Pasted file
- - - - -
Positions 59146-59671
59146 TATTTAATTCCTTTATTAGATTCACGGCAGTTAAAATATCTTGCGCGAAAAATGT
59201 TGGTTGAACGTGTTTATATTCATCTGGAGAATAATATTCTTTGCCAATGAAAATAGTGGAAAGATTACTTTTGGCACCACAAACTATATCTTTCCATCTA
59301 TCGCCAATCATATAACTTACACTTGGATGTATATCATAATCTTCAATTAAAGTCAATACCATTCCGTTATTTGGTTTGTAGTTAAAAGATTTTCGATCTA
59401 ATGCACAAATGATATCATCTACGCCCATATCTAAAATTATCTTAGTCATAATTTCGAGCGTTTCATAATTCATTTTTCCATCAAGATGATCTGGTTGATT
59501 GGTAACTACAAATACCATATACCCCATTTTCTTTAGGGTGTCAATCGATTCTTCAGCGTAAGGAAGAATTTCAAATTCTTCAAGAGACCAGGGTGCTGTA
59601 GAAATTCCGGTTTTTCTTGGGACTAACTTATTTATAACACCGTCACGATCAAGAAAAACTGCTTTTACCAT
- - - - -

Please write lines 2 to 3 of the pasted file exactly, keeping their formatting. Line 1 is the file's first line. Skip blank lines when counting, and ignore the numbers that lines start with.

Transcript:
59146 TATTTAATTCCTTTATTAGATTCACGGCAGTTAAAATATCTTGCGCGAAAAATGT
59201 TGGTTGAACGTGTTTATATTCATCTGGAGAATAATATTCTTTGCCAATGAAAATAGTGGAAAGATTACTTTTGGCACCACAAACTATATCTTTCCATCTA